Gregory Campbell has claimed an extra £150 million pounds for the roll-out of ultra-fast broadband across the North - secured through his party’s recent deal with the Conservatives - is an “effective and pragmatic” means of promoting private sector growth in an economy overly dependent on the public sector.
The East Derry DUP MP made the comments at Westminster on Tuesday during a debate that focused on “balancing the public finances” throughout the United Kingdom.
During the debate Mr. Campbell referred to the £1 billion package recently secured from London through his party’s ‘confidence and supply’ agreement with the minority Tory government.
That £1 billion package in extra money for the North, which will be forthcoming over the next two years provided the DUP votes through Tory budgets and money and Brexit bills and supports British Prime Minister Theresa May in confidence motions as promised in the parties’ recent accord, includes money for investment in telecoms infrastructure. Specifically, the Conservatives have pledged £75 million a year over the next two years to help provide ultra-fast broadband across the North.
Mr Campbell described this as “an example of effective and pragmatic expenditure” and said it was “a good idea to have investment in an area of the UK such as NI, where there has been high dependency on the public sector, in an effort to reduce the debt that is due to NI, by the creation of private sector finance and private investment and thus better investment opportunities and more jobs.”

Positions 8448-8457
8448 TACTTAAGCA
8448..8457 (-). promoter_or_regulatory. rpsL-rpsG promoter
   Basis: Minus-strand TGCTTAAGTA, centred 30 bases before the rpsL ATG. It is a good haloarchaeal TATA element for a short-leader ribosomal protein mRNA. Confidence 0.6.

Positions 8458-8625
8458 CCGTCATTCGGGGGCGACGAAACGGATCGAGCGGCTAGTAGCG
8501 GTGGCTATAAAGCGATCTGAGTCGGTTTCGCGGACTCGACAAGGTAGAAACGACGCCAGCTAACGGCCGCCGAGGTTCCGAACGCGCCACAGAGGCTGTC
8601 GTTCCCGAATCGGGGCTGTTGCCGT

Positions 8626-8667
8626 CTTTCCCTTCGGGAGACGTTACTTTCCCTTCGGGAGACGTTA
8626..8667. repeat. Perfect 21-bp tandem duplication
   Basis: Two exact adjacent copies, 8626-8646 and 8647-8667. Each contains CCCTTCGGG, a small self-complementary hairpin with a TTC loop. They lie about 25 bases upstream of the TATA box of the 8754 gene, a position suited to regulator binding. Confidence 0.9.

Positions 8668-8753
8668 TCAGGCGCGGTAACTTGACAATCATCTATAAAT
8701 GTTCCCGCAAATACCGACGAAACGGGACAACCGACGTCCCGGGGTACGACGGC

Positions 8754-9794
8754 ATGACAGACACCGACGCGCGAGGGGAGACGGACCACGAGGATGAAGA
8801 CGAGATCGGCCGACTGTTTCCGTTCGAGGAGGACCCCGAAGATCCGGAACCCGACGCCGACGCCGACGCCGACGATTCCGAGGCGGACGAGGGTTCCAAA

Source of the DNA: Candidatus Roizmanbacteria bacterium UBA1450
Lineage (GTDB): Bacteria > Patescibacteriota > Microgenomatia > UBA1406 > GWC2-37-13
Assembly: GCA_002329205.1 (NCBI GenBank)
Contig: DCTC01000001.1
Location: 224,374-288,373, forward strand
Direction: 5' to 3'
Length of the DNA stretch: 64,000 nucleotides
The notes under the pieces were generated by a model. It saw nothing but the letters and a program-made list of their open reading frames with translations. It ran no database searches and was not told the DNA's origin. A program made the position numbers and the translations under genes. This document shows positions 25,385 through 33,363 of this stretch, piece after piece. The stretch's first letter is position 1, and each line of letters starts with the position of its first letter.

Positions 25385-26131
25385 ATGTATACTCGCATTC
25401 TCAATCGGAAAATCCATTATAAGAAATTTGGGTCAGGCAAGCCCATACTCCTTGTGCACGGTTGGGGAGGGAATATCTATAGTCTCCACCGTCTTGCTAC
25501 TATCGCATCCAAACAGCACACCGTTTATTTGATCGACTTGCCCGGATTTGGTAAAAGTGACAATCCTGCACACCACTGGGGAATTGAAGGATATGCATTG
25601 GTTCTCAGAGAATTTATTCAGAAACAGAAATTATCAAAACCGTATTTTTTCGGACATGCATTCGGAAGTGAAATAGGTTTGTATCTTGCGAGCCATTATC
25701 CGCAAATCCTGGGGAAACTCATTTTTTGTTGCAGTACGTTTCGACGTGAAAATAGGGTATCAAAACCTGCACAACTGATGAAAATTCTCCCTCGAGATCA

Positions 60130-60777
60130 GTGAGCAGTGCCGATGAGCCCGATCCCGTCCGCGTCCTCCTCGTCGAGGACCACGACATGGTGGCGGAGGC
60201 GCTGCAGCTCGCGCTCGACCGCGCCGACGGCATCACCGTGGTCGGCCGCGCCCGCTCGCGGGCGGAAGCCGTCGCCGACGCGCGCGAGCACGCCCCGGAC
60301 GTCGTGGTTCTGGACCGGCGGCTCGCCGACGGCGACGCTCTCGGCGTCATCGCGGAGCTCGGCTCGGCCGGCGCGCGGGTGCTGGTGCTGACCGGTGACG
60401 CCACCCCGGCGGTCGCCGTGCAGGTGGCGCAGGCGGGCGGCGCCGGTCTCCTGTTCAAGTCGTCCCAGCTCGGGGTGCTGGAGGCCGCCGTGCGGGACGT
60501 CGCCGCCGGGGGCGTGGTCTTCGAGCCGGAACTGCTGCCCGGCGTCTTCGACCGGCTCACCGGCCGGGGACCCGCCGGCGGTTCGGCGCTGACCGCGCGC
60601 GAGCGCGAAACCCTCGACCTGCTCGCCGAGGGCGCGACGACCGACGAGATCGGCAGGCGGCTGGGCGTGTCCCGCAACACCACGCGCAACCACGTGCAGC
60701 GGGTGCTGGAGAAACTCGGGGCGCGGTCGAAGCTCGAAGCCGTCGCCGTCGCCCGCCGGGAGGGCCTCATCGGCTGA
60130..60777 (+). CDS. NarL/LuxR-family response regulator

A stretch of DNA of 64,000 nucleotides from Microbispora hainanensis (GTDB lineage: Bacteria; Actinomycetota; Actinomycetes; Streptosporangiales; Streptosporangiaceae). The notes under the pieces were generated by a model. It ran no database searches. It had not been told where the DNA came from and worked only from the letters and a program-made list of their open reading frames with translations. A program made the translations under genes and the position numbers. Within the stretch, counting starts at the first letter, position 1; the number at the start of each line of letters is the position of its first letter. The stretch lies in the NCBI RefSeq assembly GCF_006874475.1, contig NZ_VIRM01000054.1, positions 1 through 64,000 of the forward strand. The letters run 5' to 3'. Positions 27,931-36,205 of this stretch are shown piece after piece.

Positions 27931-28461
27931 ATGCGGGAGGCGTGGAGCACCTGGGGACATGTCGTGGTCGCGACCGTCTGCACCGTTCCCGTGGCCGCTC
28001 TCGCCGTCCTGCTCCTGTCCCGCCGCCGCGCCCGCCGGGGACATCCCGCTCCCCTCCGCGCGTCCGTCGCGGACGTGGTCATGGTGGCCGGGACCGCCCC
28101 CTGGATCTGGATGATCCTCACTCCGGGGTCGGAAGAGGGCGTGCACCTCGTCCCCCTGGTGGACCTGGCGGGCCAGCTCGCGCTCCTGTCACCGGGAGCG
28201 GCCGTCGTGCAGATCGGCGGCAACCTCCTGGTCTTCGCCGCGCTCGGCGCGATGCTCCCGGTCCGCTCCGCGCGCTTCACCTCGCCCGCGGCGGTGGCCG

He also suggested it would be “a good project for the rest of the United Kingdom to follow”.
Conservative MP Mark Harper, who initiated the debate, agreed with the East Derry MP
“One of the things that we set out in our manifesto, and that the Chancellor [Philip Hammond] set out in the House of Commons, is our plan to invest across the United Kingdom in infrastructure such as broadband, to help the economy and businesses to be more productive,” said the former Tory chief whip.
“That is how to raise tax revenue, grow the economy and create the jobs that enable us to spend money on our public services,” he added.
The outgoing NI Executive’s Economic Strategy was also committed to growing the private sector locally claiming its comparatively small size helped contribute to a very large fiscal deficit.